TSA Pre Reminds You Just How Painful Airport Security Usually Is

TSA Pre Reminds You Just How Painful Airport Security Usually Is

Normally, making your way through an airport in the United States is the most painful part of any overseas business trip. Off comes the belt! Off comes the shoes! Out comes the laptop! There is a less painful process — but normally Australians don’t get to use it. Last week, I got lucky.

Picture: Getty Images

TSA Pre is a scheme that the US government offers to frequent flyers that speeds you through airports. The initial registration is fiddly and painful, since you have to register your fingerprints at a specified airport (a process similar to scoring a visa to visit the US if you need it). But the benefit is potentially large: you can go through a separate queue at TSA Pre-equipped airports, and you don’t have to remove your shoes or take your laptop out of the bag while it’s scanned.

I’ve known about TSA Pre ever since it was established, but never paid it too much attention, since Australians aren’t eligible to sign up for it. However, when I was returning from San Francisco last week, the security dude who was initially checking boarding passes told me I could use the TSA Pre line anyway. There were only half-a-dozen passengers around, and we all got to use that queue.

One of my fellow fliers commented that the same thing had happened to him the last time he flew from SFO. “I think they’re trying to persuade us it would be a good time to sign up.” Maybe. Maybe it’s a way to train staff to do the slightly different scanning that’s required. But I wasn’t about to pass the option up.

I travel so often that I have my security queue behaviour finely tuned. Normally when I reach the actual queue, I already have my laptop (or laptops) in hand, my pockets empty and my shoes off. And I didn’t think I minded.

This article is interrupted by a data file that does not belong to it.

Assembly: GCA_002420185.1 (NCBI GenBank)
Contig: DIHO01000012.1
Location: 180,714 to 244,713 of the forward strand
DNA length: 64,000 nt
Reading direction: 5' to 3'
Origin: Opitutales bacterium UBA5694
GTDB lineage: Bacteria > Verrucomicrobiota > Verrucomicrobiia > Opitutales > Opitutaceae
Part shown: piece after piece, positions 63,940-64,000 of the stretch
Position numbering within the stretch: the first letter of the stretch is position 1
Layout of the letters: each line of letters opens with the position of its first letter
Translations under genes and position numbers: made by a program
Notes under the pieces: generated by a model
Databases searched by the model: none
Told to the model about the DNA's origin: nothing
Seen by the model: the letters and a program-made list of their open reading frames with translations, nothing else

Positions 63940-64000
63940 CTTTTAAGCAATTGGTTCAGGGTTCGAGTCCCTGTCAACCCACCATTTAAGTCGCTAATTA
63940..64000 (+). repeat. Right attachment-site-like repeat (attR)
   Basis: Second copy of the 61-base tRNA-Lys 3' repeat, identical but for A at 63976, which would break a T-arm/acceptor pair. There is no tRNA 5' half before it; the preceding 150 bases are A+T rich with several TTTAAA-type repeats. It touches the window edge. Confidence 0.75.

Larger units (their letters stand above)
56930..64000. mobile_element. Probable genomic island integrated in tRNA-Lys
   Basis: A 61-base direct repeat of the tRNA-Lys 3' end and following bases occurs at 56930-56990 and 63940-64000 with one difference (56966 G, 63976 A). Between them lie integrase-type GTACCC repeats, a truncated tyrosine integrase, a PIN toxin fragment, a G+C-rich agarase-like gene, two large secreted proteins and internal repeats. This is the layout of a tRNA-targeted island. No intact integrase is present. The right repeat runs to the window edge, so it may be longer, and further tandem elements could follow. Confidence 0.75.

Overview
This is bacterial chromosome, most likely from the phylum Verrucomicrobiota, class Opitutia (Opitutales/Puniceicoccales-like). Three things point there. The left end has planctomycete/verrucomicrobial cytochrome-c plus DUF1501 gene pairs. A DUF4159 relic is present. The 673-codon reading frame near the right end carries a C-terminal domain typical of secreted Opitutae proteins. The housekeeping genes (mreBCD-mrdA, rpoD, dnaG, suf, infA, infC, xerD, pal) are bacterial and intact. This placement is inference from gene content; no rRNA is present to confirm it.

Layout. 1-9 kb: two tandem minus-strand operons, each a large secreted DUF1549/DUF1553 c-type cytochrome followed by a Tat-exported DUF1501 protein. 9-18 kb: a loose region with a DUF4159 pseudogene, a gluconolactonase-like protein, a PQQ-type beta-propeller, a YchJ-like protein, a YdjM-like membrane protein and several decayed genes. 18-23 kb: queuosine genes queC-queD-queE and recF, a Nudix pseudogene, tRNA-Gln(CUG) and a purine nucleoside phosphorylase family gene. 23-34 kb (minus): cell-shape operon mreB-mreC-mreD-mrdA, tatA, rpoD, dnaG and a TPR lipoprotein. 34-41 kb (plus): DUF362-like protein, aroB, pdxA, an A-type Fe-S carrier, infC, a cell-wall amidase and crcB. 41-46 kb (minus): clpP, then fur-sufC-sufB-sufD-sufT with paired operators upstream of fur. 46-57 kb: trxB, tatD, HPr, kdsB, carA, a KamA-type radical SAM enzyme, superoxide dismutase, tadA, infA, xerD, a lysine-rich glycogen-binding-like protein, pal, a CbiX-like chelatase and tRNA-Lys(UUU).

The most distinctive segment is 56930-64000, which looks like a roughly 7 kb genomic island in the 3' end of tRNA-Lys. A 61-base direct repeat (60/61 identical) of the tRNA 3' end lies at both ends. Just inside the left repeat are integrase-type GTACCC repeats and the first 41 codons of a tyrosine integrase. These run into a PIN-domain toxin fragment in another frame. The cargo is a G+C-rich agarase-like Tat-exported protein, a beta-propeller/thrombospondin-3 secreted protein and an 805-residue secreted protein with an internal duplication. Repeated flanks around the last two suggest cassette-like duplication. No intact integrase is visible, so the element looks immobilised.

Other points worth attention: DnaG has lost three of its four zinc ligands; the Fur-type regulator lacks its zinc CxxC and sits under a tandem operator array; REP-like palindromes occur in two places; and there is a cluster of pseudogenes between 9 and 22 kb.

But there is something really pleasing about not going through all those extra levels of security theatre . My bag went on the conveyer belt. It was scanned. I walked through the scanner. Nothing went off. The whole process was fast, easy, painless.

I’d love to see this introduced in Australia. I’d love to be able to sign up for it in the US. No, it will never happen. But a man can dream, can’t he?

Lifehacker Australia editor Angus Kidman is still making sure he flies with easily removable shoes. His Road Worrier column, looking at technology and organising tips for travellers, appears each week on Lifehacker.


  • The best tip for flying in the US is to freeze a bottle of water before flying, and you can take it on the plane as long as you drink any melted water out of the bottle before going through screening.

    • Yeah, this doesn’t work. I met a TSA agent (off duty) who mentioned that people try that *all* the time and it’s getting pretty old.

      • Frozen gels/liquids are permitted if required to cool medical and infant/child exemptions.

        So, no. Water is not allowed even if frozen unless its to keep medicine cold.

        Why would you want frozen water anyway? It will take hours to thaw and become drinkable. By which time you’ll be on the plane and be able to get water there.

        • Actually did this three times while in the US in March, was specifically told by the TSA agent not to through out the frozen water the first time so kept doing it for the rest of our trip. My partner doesn’t like the taste of the water on the plane, it thaws out in no time while waiting to board and all that.

  • I have never had any issues with Security in Australia. a lot of the time they just ferry you through the screening.

    and coming back is even easier. stand in front of a camera for a second. walk through the gate. and then just walk right through security.

    • You’ve obviously never experienced the wrath of Asshole Australians on arrival, then. It’s like they try to be all macho and copy American TSA, or something. 🙁

      • Honestly i have not experienced that. Ive landed in sydney from LAX about 10 times now. Each time i just go through to auto check in gates with the camera then wander through security. they dont even have the detectors or scanners running.

  • The best tip is to put a label on the bottle and label is saline and say it’s for medical purposes. They are not allowed to ask what your medical condition is by law.

    I heard of one guy who took 2 bottles and said he had it for contacts. When they asked why he had two he said he had two eyes. lol.

    Not explaining is best though.

    • “can’t have liquids unless for medical condition”
      *Someone brings in 10L of random liquid*

      I’m pretty sure they can ask for proof, if required ..

      • No they can’t. They have very strict medical laws over there. Huge lawsuits etc.

        They are allowed to put it in the spectrometer though. They did that with boiled water we took on board for our kid (to mix with formula when needed).

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